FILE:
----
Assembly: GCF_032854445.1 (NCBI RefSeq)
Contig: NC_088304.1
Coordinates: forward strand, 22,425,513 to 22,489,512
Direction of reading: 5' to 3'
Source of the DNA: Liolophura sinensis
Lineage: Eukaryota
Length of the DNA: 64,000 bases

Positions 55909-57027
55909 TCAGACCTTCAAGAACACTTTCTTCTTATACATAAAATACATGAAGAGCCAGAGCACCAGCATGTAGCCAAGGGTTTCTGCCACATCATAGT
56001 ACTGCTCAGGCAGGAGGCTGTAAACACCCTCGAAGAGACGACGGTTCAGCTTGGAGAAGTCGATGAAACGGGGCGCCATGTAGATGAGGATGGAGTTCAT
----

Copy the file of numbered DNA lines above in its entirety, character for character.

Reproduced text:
Assembly: GCF_032854445.1 (NCBI RefSeq)
Contig: NC_088304.1
Coordinates: forward strand, 22,425,513 to 22,489,512
Direction of reading: 5' to 3'
Source of the DNA: Liolophura sinensis
Lineage: Eukaryota
Length of the DNA: 64,000 bases

Positions 55909-57027
55909 TCAGACCTTCAAGAACACTTTCTTCTTATACATAAAATACATGAAGAGCCAGAGCACCAGCATGTAGCCAAGGGTTTCTGCCACATCATAGT
56001 ACTGCTCAGGCAGGAGGCTGTAAACACCCTCGAAGAGACGACGGTTCAGCTTGGAGAAGTCGATGAAACGGGGCGCCATGTAGATGAGGATGGAGTTCAT